Steve Bouquet the ‘Brighton Cat Killer’ sentenced to 5 years imprisonment

NEWS AND COMMENT: You might have heard of Steve Bouquet, 54, from Brighton who was dubbed the “Brighton Cat Killer” because he terrorised Brighton, UK and the environs by stabbing 16 cats between October 2018 in June 2019. Nine of the cats, Hendrix, Tommy, Hannah, Alan, Nancy, Gizmo, Kyo, Ollie and Cosmo, were killed while seven were severely injured. He was tried and convicted because he was caught revisiting the scene of one of his crimes on a security camera attached to the home of a man who had lost his cat to this monster.

Also, they found the knife with which he stabbed the cats and they found DNA on the knife linking him to the stabbings. All in all, the evidence was incredibly strong and a conviction was assured. He’s finally been sentenced to 5 years and three months behind bars. The jail term of five years represents the killings to which three months was added for the possession of a knife. In addition, he was jailed for a further three months for failing to answer bail. He is an ex-Royal Navy gunner and shopping centre security guard.

His defence barrister at the trial, Ravi Dogra, said that bouquet served in the Royal Navy for 22 years and that he may suffer from post-traumatic stress disorder. He had also served in Northern Ireland and Iraq. He has thyroid cancer which has spread to his lungs and liver. The barrister’s remarks were designed to minimise his prison sentence.

The Crown prosecutor said: “None of us can comprehend what drove Bouquet to do this”. Judge Jeremy Gold QC said that the crimes were “appalling” and that they had had a considerable impact on the families.

Bouquet did not attend court for his trial and was therefore tried in his absence on all 16 charges of criminal damage and the possession of a bladed article.

Steve Bouquet
Steve Bouquet being interviewed by police. Photo: CCTV at police station.
Two useful tags. Click either to see the articles:- Toxic to cats | Dangers to cats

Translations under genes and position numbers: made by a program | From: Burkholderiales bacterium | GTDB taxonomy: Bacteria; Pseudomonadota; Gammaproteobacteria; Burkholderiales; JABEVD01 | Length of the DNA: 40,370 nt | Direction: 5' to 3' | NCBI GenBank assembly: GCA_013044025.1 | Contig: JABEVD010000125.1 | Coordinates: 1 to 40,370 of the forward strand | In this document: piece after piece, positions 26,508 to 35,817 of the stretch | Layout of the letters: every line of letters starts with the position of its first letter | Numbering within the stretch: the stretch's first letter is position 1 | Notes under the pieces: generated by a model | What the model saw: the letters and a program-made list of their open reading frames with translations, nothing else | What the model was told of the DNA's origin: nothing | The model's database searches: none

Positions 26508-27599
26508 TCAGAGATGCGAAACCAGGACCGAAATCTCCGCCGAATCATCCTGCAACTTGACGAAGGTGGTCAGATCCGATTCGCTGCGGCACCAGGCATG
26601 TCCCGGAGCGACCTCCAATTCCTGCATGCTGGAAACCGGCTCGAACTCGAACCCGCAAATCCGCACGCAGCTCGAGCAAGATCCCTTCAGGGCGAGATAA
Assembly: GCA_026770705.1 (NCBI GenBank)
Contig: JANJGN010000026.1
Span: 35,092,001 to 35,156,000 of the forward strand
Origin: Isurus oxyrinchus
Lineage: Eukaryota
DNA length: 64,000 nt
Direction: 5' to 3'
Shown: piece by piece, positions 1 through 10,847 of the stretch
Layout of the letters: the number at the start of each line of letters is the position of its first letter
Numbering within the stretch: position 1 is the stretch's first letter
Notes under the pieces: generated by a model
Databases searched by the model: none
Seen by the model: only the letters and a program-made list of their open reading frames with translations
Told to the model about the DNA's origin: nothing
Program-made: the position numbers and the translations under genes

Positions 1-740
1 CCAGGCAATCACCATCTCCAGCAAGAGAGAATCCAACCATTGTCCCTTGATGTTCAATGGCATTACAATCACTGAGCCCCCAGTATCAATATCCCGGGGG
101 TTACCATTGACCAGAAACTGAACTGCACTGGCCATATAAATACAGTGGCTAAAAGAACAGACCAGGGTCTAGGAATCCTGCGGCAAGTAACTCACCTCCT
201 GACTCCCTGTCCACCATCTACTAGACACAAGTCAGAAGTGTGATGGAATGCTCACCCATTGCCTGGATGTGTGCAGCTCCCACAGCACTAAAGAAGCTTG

If you wish to read a bit more about the buildup to the trial and conviction you can click on one of these links:

Steve Bouquet the devil incarnate
Steve Bouquet the devil incarnate. Image: MikeB based in pic by GARETH FULLER/PA.

Comment: unsurprisingly, Steve Bouquet’s behaviour has attracted a lot of attention and anger, obviously from the cat owners concerned and from the public. Their comments to the news indicate their outrage. Some comments also point to a degree of culpability from the cat owners allowing their cats to roam outside when a cat killer was about. I have some sympathy for that argument.

Steve Bouquet operated over quite a long period of time and yet the cat owners who lost their cats subsequent to the early killings must have been aware of the dangers but apparently either made a risk assessment or ignored the risk.

One person who commented thought that a 10-year sentence would have been more suitable. Quite a lot of people in the UK believe that judges are being too soft on crime through jail terms that are too short.

There is another aspect to his punishment. Arguably he needs treatment as well. He needs to see a psychologist to find out why he took pleasure in stabbing 16 cats. There is an argument that he is psychopathic and often criminals who are violent towards animals progress to violence towards people. That presumably is a distinct possibility with Steve Bouquet in the future.

Another commenter said that animal abuse should be on a par with child abuse. Both are equally innocent as victims and unable to comprehend the situation. I can sympathise with that argument too.

A five-year jail sentence is nonetheless quite a good one for animal cruelty. It might be fair to suggest that violence against animals, sentient beings, is generally under-punished.

The UK is debating the introduction of the Animal Welfare (Sentience) Act. If it passes it will enshrin in law that all animals are sentient beings. This will provide umbrella protection to animals in the UK across all segments of society. If this case had been tried with that act in place, I suspect that the outcome would have been a more severe sentence.


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